BIO 1144 - Exam 1 Notes
BIO 1144 - Exam 1 Notes Bio 1144
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Date Created: 01/31/16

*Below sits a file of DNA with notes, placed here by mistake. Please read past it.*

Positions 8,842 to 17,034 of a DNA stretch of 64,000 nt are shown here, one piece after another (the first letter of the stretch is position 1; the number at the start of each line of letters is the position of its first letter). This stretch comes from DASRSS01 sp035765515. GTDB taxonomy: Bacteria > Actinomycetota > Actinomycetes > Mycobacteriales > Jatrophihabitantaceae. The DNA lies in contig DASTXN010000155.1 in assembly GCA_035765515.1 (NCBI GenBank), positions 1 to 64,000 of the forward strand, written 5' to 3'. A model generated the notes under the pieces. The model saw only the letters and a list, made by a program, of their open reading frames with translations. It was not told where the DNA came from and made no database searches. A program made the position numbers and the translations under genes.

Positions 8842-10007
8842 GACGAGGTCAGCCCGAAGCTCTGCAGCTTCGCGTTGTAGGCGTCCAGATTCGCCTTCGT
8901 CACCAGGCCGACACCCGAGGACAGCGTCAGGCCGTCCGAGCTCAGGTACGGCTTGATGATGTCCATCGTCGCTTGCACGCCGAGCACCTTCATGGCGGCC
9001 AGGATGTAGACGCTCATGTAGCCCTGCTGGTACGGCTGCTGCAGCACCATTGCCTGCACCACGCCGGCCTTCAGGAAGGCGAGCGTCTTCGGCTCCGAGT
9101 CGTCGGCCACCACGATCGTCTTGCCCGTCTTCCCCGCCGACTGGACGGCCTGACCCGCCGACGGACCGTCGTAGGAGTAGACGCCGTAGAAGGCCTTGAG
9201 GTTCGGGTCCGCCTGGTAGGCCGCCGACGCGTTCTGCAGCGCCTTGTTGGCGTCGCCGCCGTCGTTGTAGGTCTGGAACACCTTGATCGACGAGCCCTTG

BIOLOGY II: NOTES FOR EXAM 1 Chapter 26 Taxonomy of Systematics Taxonomy – the study of classifying and grouping organisms o Based on hierarchy groups (taxon) o Carolus Linnaeus, Swedish naturalist 1754, put plants and organisms in groups by how similar they were. He created the binomial system of nomenclature 2 worded scientific name to describe an organism o Taxonomy is an “artificial” system 5 kingdom concept 1. Monera – prokaryotic cells (lack nucleus and lack membrane bound structure) 2. Protista – eukaryotic cells (nucleus and have membrane bound structure) 3. Fungi – eukaryotic cells (nucleus and have membrane bound structure) 4. Plantae – eukaryotic cells (nucleus and have membrane bound structure) 5. Animalia – eukaryotic cells (nucleus and have membrane bound structure) Taxonomy Hierarchy of the Gray Wolf o Kingdom Animalia o Phylum Chordata o Class Mammalia o Order Carnivora o Family Canidae o Genus o Species Canus lupis Systematics – biological diversity in evolutionary relationships o Molecular genetics and morphology o Phylogenetic trees o Clade – a group of similar species on phylogenic trees C A A D B E Chapter 27 Prokaryotic and Eukaryotic Diversity Kingdom Monera 2 domains (archaea & bacteria) Prokaryotic – lack nucleus and membrane bound structure Lack sexual reproduction Most abundant group Fossils from 3.5 billion years ago 2 Domains of Monera: o Archaea “Almost” nucleus Similar cytoplasm of eukaryotes Specialized membranes, but not membrane bound structures Found in harsh conditions o Bacteria – “pro” and “cyano” “Probacteria” – “true bacteria” “Cyanobacteria” – “blue greens” Produce food by capturing sunlight Transform nitrogen into something useful *Everything else we study is eukaryotic. Eukaryotic Cells o Have a nucleus o Have “compartments” or membrane bound structures o Creates an “internal membrane system” o More efficient and precise than prokaryotes Chapter 28 Kingdom Protista Earliest eukaryotes Most live in moist environments and are microscopic DNA – many separate groups within Protista 3 groups of Protista o Algae Plant like because they capture sunlight and make their own food (photosynthesis) Autotrophic – “self feeding” 10 groups of algae Some do ingest food Unicellular to multicellular o Protozoans “Animal like” Heterotrophic – “ingest feeding: Unicellular to multicellular o Fungi like Protists “Fungi like” Saprotrophic – “absorb feeding” (have no mouth with which to eat) Multicellular Movement of Protists o Flagella – swimming with taillike structures o Cilia – tiny hairs on outside of the body that slowly mores protest o Pseudopodia – false feet – extension of the cytoplasm, usually moving downhill o Gliding – glides along a soft surface Kingdom Fungi Largest living organisms in this kingdom Most fungus are found in the soil or in other material “Conspicuous portion” (part that you see) – mushroom or mold or yeast “Nature’s recyclers” because they break down and return to the earth Heterotrophic/saprotrophic Body of the fungus is called the mycelium –composed of filaments (hyphae) “Fruiting bodies” represent reproductive structures, the parts we can see coming out of the ground Spores – reproductive cells Rhizomorphs – water transporting filaments Cell wall – major component is chitin (hardening protein) to make the wall tougher Chapters 29 & 30 Kingdom Plantae Over 300,000 species Multicellular & eukaryotic Most are autotrophic ‘ “self feeding” (photosynthesis) Mostly terrestrial – grow out of the soil Starch – food storage compound Photosynthetic pigments – chlorophyll a & b, bcarotene; primary photosynthetic pigment is chlorophyll a Cell wall – cellulose (major component, internal support) 3 characteristics – plant kingdom, land plants o Green algae is ancestor o Fossils from 400 million years before present o Life on land – must get water from soil (roots) Roots 10 major groups of plants 1) Phylum hepatophyta (liverworts) 6500 species 2) Phylum anthocertophyta (hornworts) 100 species 3) Phylum bryophyte (mosses) 12,000 species i. Grouped together as “bryophyte” 4) Phylum lycopodiophyta (lycophytes) 1000 species 5) Phylum pteridophyta (ferns & allies) 12,000 species i. Grouped together as “pteridophytes” 6) Phylum cycadophyta (cycods) 300 species 7) Phylum ginkgophyta (ginkgos) 1 species 8) Phylum gnetiphyta (gnetophytes) 300 species 9) Phylum coniferophyta (conebearing trees) 500 species i. Grouped together as “gymnosperms” naked seeds” 10)Phylum anthophyta (flowering/fruiting plants) 300,000 species i. “Angiosperms” = enclosed seeds (within a fruit) Bryophytes – reproduce by spores, not seeds (can dry out easily) so they live in areas with high amount of moisture o Non vascular – lack conducting tissues o Smallest plants because they don’t have vascular tissue o Require external water for reproduction Pteridophytes – extensive fossil record o Small o Reproduce by spores, not seeds o Vascular tissue (conducting) Xylem – conduct water & minerals Phloem – conduct food “True” roots, stems, and leaves Gymnosperms – conebearing trees (mostly) o Oldest living organism – bristlecone pine o Biggest living organism – giant sequoia o Tallest living organism – redwood o Vascular – xylem & phloem tissues o “Naked seeds” Advanced character Inside the seed (exposed): embryo, stored food, protective covering (integument) Seed has “survival value” o Does not require external water for reproduction Pollen tube delivers sperm to egg location Angiosperms – “enclosed seeds” within a fruit/vessel o Vascular tissues – more advanced, most complex Conduct food & water even better o Seed – embryo, stored food, protective coverings (2 integuments) 2 integuments & enclosed seeds within a fruit provide an even better “survival value” o Flowers – attract pollinators o Fruits – enclose/protect the seed & assist with seed dispersal o Over 300,000 species o Does not require external water for reproduction Pollen tube delivers sperm to the egg location Kingdom Animalia 13 million species (half are insects) All came from one single ancestor – flagellated protest 35 animal phylum More genetic similarity within animal genomes than other kingdoms Characteristics Multicellular Lack cell walls Sexual reproduction – mobile, smaller sperm, & larger egg HOX genes determine the body axis during development Nervous tissue Cell junctions – anchoring, gap, & tight Proteins binding cells Classification/systematics Systematics: molecular genetics; classification: development (embryonic), morphology Body plans: 4 Body symmetry Number of tissue layers Presence/absence of a “true” body cavity Patterns of embryonic development Metazoans multicellularity + animal Parazoa (sponges) simple multicellular, eumetazoa (all others) true multicellular 4 Body Plans of Animals 1. Body symmetry – equal sides, proportions of the body Phylum porifera (sponges) lack symmetry Eumetazoa have radial symmetry: only one plain passing thru the central axis produces equal images Eumetazoa exhibit bilateral symmetry – only one line or cut produces mirror images 2. Tissue layers – the number of tissue present Tissue aggregation of functionally similar cells into a larger unit, higher the number the more complex the organisms will be o Metazoa (phylum porifera, sponges) – Parazoa don’t have organs or tissues, Eumetazoa have one or more tissue types or organs Animals that exhibit radial symmetry are diploblastic – 2 embryonic germ/tissue layers, *endoderm *ectoderm Animals that exhibit bilateral symmetry are triploblastic – 3 embryonic germ/tissue layers, *endoderm *ectoderm *mesoderm o Tissue layers develop during early development period – gastrulation 3. Body cavity – ONLY bilateral symmetrical animals Coelom – a fluid filled body cavity in animals o Advanced animals have a “true coelom” meaning the body cavity is completely lined with mesoderm or mesoderm derived tissues Acoelomate – “without coelom” no body cavity, not completely surrounded by mesoderm or mesoderm derived tissue Ex. – flatworms (phylum Platyhelminthes) dome shape with flat bottom Pseudocoelomate – “false coelom” – body cavity is present and well developed, but not completely lined with mesoderm or mesoderm derived tissue o Ex. Roundworm (phylum nematoda) Eucoelomate – “true coelom” true body cavity and completely lined with mesoderm or mesoderm derived tissue o Advanced metazoan Ex. Earthworm (phylum annelid) 4. Embryonic development Cleavage – cells get smaller and smaller 2 mechanisms *protostomes *deuterostomes o Proto – first, deutero – secondary o Protostomes – 1 opening (blastopore) that develops that becomes the mouth Phylum Mollusca, annellida, arthropoda o Deuterostomes – 2 opening (blastopore) that becomes the mouth, delevops into the anus Phylum Echinodermata, chordata Other methods used to classift animals Skeletons are used to classify animals o Exoskeleton – most invertebrates o Endoskeleton – provide internal development, echinoderms, and vertebrates. Constant growth within the body without loss of protection Notochord – phylum chordate Metamerism – (segmentation) repition of body parts Cephalization – localization of sensory struds “brain” “head end” Molecular Views of Animal Diversity New techniques that look at *DNA, *ribosomal RNA, and *mitochondrial DNA o Advantages – can be tested, can test and document how closely organisms are related. Similarities between traditional and molecular phylogeny o Metazoan share common ancestor – protists o True difference between parazoa and eumetazoa (sponges and the rest of them) o True difference between radial and bilateral symmetry o Echinodermata and chordate are closely related Differences between these 2 methods o Protostomes – split into 2 clades (lines) based upon the genes o Body cavity – may not be a great character splitting groups Chapters 32 & 33 Invertebrates Fossils “Without backbone” 95% of animals species Phylum Porifera (sponges) Lack tissues or organs Multicellular Different cell types with different functions “Pores” – filter water and food Reproduction Hermaphroditism produced both eggs and sperms o Some sexual reproduction o Some asexual reproduction Phylum Cnidaria & Phylum Ctenophora Cnidaria – jellyfish, coral, and sea anemones, 9000 species Ctenophera – comb jellies, 100 species Both diploblastic (2 germ layers) *endoderm *ectoderm, not very complex Mostly marine Mesoglea – gelatinous coating on the outside of the animal’s body provides with protection, probably foul tasting Lack brain, but have a Nerve net – interconnected nerve cells Exhibit only one opening Gastro vascular cavity – not mouth or anus Protostomes Phylum Platyhelminthes (flatworms, flukes, tapeworms) Many parasites 20,000 species Triploblastic (3 germ layers) *endoderm *ectoderm *mesoderm Protostomes Simple but developed organs and organ systems Enhanced nerve net 2 cerebral ganglia – mass of nerve tissue (not brain) One opening and a gastro vascular cavity Reproduction sexual (hermaphrodites) and asexual (split) Phylum Rotifer – rotifers ( Spin in circles as they swim, move fairly quickly Corona crown Mostly freshwater Very simple brain Pseudocoelom 2000 species Alimentary canal 0 digestive tube (mouth to anus) Triploblastic – advanced group of protostomes Reproduction asexual and sexual (parthenogenesis) – egg develops without fertilization from the sperm Phylum Mollusca (snails, slugs, oysters, squid, octopus) 106000 species Protostomes Eucoelomate Mostly have a 3 “part” body Foot, visceral mass – where the internal organs are, mantle – thin fleshy layer inside the shell if a shell is present Reproduction mostly sexual (eggs/sperm released) Terrestrial (land) male transfers the sperm directly to the female Phylum Annelida Segmented – ringed worms Enhanced digestive and nervous systems Reproduction asexual and sexual (hermaphrodites) Protostomes Phylum Nematode (roundworms) Primarily buried in soil 20000 species Pseudocoelomate Cuticle – rubber coating they shed from time to time in order to grow, can be protection Complete digestive tract Protostomes Reproduction – primarily sexual Phylum arthropoda (insects, spiders, crustaceans) 1.75 million to 2 million species Segmented appendages Exoskeleton – skeleton on the outside Hardened cuticle – protein and chitin (hardening protein) reason why you have to have a tool to crack crab legs Can shed the skin (ecdysis) Protostomes Enhanced brain and nervous system and a complex digestive system Social insects have the most complex nervous system in all nonvertebrate animals Eucoelomate Phylum Echinodermata (sea stars, urchins, sea cucumbers) Deuterostomes first opening becomes anus, second becomes mouth 7500 species No brain, simple nervous system Reproduction mostly by sexual means Autonomy – the breaking off of body parts Endoskeleton series of plates Phylum Chordate Deuterostomes Endoskeleton Few invertebrates, most are vertebrate animals 4 critical innovations of chordate body design (found at some point of development) 1. Notochord – skeletal support (dorsal axis), replaced by jointed backbone (vertebral column). Remnants o notochord in discs because vertebrae 2. Dorsal hollow nerve cord – expanded at anterior end = brain. Enclosed, supported, and protected by vertebral column and/or notochord 3. Pharyngeal slits – (pharynx back portion of the mouth cavity) Water enters mouth and out the slits (gills no use on land). 4. Postanal tail – a. Only a few fishes actually exhibit all 4 of these developments b. Humans – notochord > replaced by series of bony elements (vertebra) with discs between each vertebrae so bone isn’t rubbing against bone. Nerve chord > hollow dorsal (spinal cord & brain) *largest brain capacity. Pharyngeal slits and postanal tail > only found in embryonic development. 1 vertebrae retained as tailbone (coccyx). 1 pharyngeal is slit retained as Eustachian tubes pair. Subphylum Urochordata Tunicates 3000 species Marine Invertebrates Filter feeders Looks like a vase Has pharyngeal slits and dorsal nerve cord Ex. Larvae – gill slits, tail, notochord, dorsal nerve cord Subphylum Cephalochordata Lancelets 25 species Marine Invertebrates Filter feeders Difference between “uro” & “cephalo” is within sexual organs Subphylum Vertebrata “Backboned” Vertebral column of bony elements or cartilage elements Endoskeleton – most calcified bone, either bone or hardened cartilage Cranium HOX genes – 2 clusters, more complexity in development Neural crest – cells “migrate” Breakdown of Classes Class Myxini Hagfishes Marine 30 species Jawless Nearly blind Coated in slime Skeleton – (weakest skeleton of all groups) have a skull but is not complete. Have notochord into adulthood Lack vertebrae? Very poorly developed vertebrae Class Cephalospidormorphi “Jawless” fishes, lampreys Lacks jaws, appendages (fins) Coated in slime Little over 40 species Marine and freshwater Many are parasitic, some are filter feeders Notochord in adults Cartilaginous vertebral column Class Chondrichthyes “Cartilaginous fishes” Well developed jaws and appendages Mostly marine Cartilaginous vertebral column, but better than above Notochord in adults Over 850 species of sharks, skates, and rays Class Osteichthyes “Bony fishes” Over 24000 species Bony skeleton or vertebrae (in most) Some with notochord or cartilaginous vertebrae in adulthood Jaws & paired appendages Very successful group in freshwater and marine Class Amphibia “Living a double life” First terrestrial vertebral group Most of them split their life between an aquatic and terrestrial stage Most lay eggs in water or moist areas can live on land, but are not completely separated from water *most are reproductively tied to water Amphibians are the first tetrapod group (4 leg or 4 foot) Frogs, salamanders, toads Around 4000 species Very thin, moist skin. Can dry out very easily Class Reptilia Turtles, crocodiles, lizards, snakes, dinosaurs Over 8000 species Enhanced and well developed kidneys, goal is to conserve water Much thicker skin than amphibians Larger brain Larger limbs and muscles, better at movement than amphibians Life away from water, truly terrestrial Amniotic egg – (began in reptiles) NOT laid in water, not reproductively tied to water. Advanced, shelled egg with 3 internal membranes o “Shell” with a shell membrane o Chorion – internal membrane #1, allows for gas exchange within the egg (oxygen in, CO2 out) o Allantois – internal membrane #2, embryonic waste flap o Amnion – internal membrane #3, encloses the embryo “indoor pond” because it has fluid. Rather than eggs be laid in water, it has its own water 3 Sexual Reproductive Modes: 1. Oviparous – condition of “egg laying” outside of the body. (fishes, amphibians, reptiles, birds, mammals) 2. Ovoviviparous – “livebearing” with retention of eggs but there is NO maternal connection (fish, reptiles) 3. Viviparous “livebearing” with retained eggs and a maternal connection (placenta – gas exchanges thru this) (reptiles, mammals) Class Aves Birds Think “Aves” – aviation Over 9000 species Most fly Evolved from small dinosaurs Fossils – 150 MYBP Feathers – also scales, something for protection Light weight skeleton – air spaces, for flight Air sacs (lungs) for gas exchange. Flight requires a lot of ATP, so they have a high requirement for oxygen and high metabolism. Endothermic – internal temperature. Birds and mammals have high body temperature (fishes, amphibians, and reptiles are ectothermic, meaning their body heat is determined by outside temp) Organ reduction Highly modified forelimbs = wings Oviparous – carrying around offspring would ad weight and affect their flight Class Mammalia Over 5000 species Reptilian ancestor (before birds) Mammals are the most complex, advanced group of animals Size range; smallest is 1.5 grams (bat), biggest is up to 100,000 kg (whale) Fishlike, birdlike, reptilelike mammals (3 species are egg layers) Hair – thickest integument, for good insulation (traps internal heat) endothermic Mammary gland (milk glands) for nursing the young Teeth – heterodont dentition – condition of having different kinds or types of teeth o Incisors, canines, premolars, & molars o Thecodont dentition – the condition where long rooted teeth are imbedded in sockets of the jawbones o Diphyodont dentition – condition of having two sets of teeth in a lifetime (baby teeth replace by adult teeth) Increased skull size (braincase) specifically the front part, nervous system o 55:1 (brain: spinal cord) largest difference Pinna – flap of cartilage and loose connective tissue to funnel sound waves into the outer ear o 3 middle ear ossicles Dentary – large single bone below your jaw Viviparous (except 3 species) (placenta) Order Primates Characteristics include: o Grasping digits o Flattened face o Flat nails rather rounded claws o Binocular vision o Complex learning behaviors o Enhanced sense of touch (hair) there are more sensory receptors in the skin of mammals than any other animal o Enhanced parental investment of offspring, longer term relationships with their young o Vision is typically better than the sense of smell o Increased ratio of brain to body size Taxonomy of Man Kingdom Animalia Phylum Chordota Subphylum Vertebrata Class Mammalia Order Primates Suborder Anthropoidea Superfamily Hominoidae Family Hominidae Subfamily Homininae Tribe Hominine Genus Homo Species Homo sapiens “wise humans” Figure 32.3, Table 32.3, 33.8 EXAM 1!!!! PENCILS